The people across Wales producing face shields to protect against coronavirus

There have been growing concerns about the shortage of PPE (Personal Protective Equipment) needed to protect health and social care workers.

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Tanya Palmer, secretary of Unison Cymru, said her union was being inundated by “scared and anxious workers” concerned by inadequate levels of PPE in hospitals and care homes across Wales.

Many people have responded to the shortages by producing face shields.

Rototherm, a manufacturer of industrial measurement solutions based in Port Talbot has begun the mass production of face shields, with the aim of producing ten thousand a day.

Tarkan Congar, Director of Rototherm, said “We were horrified by the poor levels of personal protective equipment fo healthcare workers, that we felt we had to do something.

“We are incredibly proud of the Rototherm team, who in just five days, designed, developed and brought into production a new face shield to help protect our frontline staff in the fight against Covid-19.

“We have enough capacity to produce 190,000 face shields and we will just keep pumping them out as demand at the moment is far exceeding supply.

“We have received calls for orders from places like America and Latin America wanting to take everything we have, but our focus is on supplying the NHS and care sector here in the UK.”

Staff at the Torch Theatre in Milford Haven, which is closed to the public, have been designing and delivering face shields for volunteers at the Paul Sartori Foundation.

Benjamin Lloyd, Executive Director of the Torch Theatre, said “We are so proud of, though not a bit surprised by, the approach from our team to the current crisis. They have responded to the personal and professional challenges that we are all facing, with kindness, generosity and professionalism and we have been overwhelmed by the support that we have received from our community in return.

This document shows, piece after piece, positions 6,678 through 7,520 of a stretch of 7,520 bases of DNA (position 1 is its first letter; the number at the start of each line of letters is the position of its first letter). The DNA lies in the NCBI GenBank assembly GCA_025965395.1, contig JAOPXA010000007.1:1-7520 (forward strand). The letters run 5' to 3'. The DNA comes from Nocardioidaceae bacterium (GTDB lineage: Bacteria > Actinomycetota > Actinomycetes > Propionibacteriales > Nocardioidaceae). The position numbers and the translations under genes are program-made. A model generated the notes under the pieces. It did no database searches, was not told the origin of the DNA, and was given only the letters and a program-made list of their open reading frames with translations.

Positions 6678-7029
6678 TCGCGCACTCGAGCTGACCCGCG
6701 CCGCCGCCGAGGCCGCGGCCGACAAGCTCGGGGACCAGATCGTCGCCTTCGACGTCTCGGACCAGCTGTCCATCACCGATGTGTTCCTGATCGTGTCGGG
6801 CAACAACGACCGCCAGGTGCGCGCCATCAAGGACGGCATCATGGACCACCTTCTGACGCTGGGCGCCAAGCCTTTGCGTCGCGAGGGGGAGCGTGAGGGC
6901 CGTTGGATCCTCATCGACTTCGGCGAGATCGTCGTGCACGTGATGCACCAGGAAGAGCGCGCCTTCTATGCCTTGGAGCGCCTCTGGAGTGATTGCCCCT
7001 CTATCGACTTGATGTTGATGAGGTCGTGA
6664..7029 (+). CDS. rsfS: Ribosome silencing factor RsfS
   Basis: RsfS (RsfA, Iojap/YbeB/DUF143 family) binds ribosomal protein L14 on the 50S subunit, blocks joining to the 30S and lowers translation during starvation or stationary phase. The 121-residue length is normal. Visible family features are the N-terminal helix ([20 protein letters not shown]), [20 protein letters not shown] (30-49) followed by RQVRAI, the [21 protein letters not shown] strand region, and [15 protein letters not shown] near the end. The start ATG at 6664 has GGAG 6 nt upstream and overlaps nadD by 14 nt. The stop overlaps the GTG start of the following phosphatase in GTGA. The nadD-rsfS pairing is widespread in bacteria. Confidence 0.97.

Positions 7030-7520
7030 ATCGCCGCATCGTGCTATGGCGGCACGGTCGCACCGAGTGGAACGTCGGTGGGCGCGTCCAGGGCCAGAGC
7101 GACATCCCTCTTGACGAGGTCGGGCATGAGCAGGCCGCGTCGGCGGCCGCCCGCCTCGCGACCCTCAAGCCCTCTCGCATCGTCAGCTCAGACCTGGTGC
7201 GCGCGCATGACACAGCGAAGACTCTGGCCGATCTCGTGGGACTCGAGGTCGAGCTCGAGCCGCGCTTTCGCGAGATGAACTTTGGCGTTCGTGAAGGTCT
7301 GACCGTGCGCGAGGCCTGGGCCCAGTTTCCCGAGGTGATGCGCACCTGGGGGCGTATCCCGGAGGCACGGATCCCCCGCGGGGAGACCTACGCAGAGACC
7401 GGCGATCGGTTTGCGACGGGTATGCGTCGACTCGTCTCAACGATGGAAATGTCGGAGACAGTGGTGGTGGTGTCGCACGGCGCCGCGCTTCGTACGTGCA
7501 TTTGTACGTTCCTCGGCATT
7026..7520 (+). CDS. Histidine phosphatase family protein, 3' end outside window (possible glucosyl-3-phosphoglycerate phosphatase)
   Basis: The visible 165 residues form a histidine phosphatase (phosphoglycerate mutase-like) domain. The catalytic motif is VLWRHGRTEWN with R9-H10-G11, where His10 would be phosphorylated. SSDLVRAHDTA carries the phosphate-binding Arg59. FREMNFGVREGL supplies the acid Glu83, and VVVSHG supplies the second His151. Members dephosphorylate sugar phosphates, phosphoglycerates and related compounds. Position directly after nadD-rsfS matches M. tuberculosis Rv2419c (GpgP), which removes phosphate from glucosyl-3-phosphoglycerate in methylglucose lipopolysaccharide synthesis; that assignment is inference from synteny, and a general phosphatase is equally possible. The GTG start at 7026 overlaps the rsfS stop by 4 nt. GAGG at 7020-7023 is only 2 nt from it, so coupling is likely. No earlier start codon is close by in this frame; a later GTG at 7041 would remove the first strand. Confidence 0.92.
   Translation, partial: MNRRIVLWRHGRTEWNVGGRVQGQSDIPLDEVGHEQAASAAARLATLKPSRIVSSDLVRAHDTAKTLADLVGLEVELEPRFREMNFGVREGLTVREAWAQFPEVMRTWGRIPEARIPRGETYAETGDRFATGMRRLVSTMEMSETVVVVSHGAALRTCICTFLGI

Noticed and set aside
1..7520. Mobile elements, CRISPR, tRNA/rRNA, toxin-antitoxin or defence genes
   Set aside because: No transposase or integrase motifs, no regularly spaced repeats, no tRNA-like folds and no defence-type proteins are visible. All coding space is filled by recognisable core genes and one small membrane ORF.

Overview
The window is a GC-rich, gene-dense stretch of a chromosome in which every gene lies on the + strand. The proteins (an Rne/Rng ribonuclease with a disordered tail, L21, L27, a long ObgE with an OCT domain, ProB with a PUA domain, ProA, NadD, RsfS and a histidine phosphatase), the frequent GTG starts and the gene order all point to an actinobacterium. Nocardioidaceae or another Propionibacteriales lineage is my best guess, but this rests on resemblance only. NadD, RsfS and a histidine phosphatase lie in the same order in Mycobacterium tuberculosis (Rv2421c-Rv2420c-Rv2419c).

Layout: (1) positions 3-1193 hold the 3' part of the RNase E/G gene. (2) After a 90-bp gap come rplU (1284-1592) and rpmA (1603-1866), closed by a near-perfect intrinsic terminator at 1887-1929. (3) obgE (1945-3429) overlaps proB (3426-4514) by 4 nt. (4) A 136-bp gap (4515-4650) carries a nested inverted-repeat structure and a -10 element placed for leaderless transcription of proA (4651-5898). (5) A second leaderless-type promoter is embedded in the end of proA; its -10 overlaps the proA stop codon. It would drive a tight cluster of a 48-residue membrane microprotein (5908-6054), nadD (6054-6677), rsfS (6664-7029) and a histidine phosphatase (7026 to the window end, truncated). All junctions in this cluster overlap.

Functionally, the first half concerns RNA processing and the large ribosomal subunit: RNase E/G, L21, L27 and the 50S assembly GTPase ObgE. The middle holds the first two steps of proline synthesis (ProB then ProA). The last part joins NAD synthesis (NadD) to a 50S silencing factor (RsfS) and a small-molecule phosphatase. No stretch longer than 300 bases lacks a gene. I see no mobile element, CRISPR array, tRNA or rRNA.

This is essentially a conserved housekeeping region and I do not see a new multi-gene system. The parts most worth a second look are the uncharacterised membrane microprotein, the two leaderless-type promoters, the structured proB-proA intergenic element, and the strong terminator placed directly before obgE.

“The innovative manufacture and distribution of these face shields, driven by our technical team, is just the latest example of how Torch staff are finding ways to support and inspire our community in these desperate times.

“Our staff are volunteering to make the face shields in their own time. As a theatre first and foremost, we are limited in capacity and we have been overwhelmed to date, but we are doing our best to make the shields within a safe environment to meet these requests wherever possible.”

Richard Blackwell, Product Lead at Tigerbay, a design company in Cardiff, has been 3D printing medical visors at home with the help of various people including his heavily pregnant wife and his parents. He currently has eleven 3D printers.

He said “We want to express our gratitude to basically everyone, and the way that I thought we could do that was set up this operation to create the masks and visors that people need.

“We’ve given these out to a lot of different places; Bridgend area, and we’re going to the Aneurin Bevan [Gwent] area, some in Cardiff, and getting them all out is great.

“There’s a couple of principles that I set out to do from square one with this. One of them is I do not want to make any money whatsoever from this, none. Second principle; they’re free. I’m giving these away for free to NHS and key workers, people like that, to use.

“This wouldn’t all be possible without the massive amount of funding that’s happened. I’d love to continue to offer these for free, increase the amount, and show you where they’re going as well, but we’re probably going to run out in the not too distant future. I can’t see the demand for these sort of things going any time soon…so if you can give anything then please do.

“Finally I’d like to add, when I was eighteen the NHS actually did save my life, they completely save my life and I’d like to say a massive thank you for the NHS and everyone doing such a good job. I really hope with some of the stuff we’re doing this might save some lives of, not just our public, but also members of the NHS.”

There are issues about whether 3D printed face shields can be used by the NHS. This is because there are various types of 3D printer and a range of materials they can print with. Both the printers and the materials vary in price, quality and suitability for different projects. Some materials, for example, will result in a more porous product, which is more difficult to clean.

The templates being shared and modified among the 3D printer community for creating PPE kit don’t have CE marks, the European safety standard. For this reason no maker should be offering them in exchange for cash.